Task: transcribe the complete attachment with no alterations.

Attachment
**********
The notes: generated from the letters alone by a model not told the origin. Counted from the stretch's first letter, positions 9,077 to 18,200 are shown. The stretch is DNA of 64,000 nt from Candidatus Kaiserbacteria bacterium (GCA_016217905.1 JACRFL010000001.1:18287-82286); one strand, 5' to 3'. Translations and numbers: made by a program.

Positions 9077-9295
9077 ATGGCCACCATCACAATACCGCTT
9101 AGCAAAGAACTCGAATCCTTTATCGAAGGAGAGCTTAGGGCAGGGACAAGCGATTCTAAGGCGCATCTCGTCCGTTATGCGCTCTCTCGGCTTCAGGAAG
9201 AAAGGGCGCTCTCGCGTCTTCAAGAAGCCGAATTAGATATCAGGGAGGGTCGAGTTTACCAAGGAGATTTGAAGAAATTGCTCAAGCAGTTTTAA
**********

The notes: generated from the letters alone by a model not told the origin. Counted from the stretch's first letter, positions 9,077 to 18,200 are shown. The stretch is DNA of 64,000 nt from Candidatus Kaiserbacteria bacterium (GCA_016217905.1 JACRFL010000001.1:18287-82286); one strand, 5' to 3'. Translations and numbers: made by a program.

Positions 9077-9295
9077 ATGGCCACCATCACAATACCGCTT
9101 AGCAAAGAACTCGAATCCTTTATCGAAGGAGAGCTTAGGGCAGGGACAAGCGATTCTAAGGCGCATCTCGTCCGTTATGCGCTCTCTCGGCTTCAGGAAG
9201 AAAGGGCGCTCTCGCGTCTTCAAGAAGCCGAATTAGATATCAGGGAGGGTCGAGTTTACCAAGGAGATTTGAAGAAATTGCTCAAGCAGTTTTAA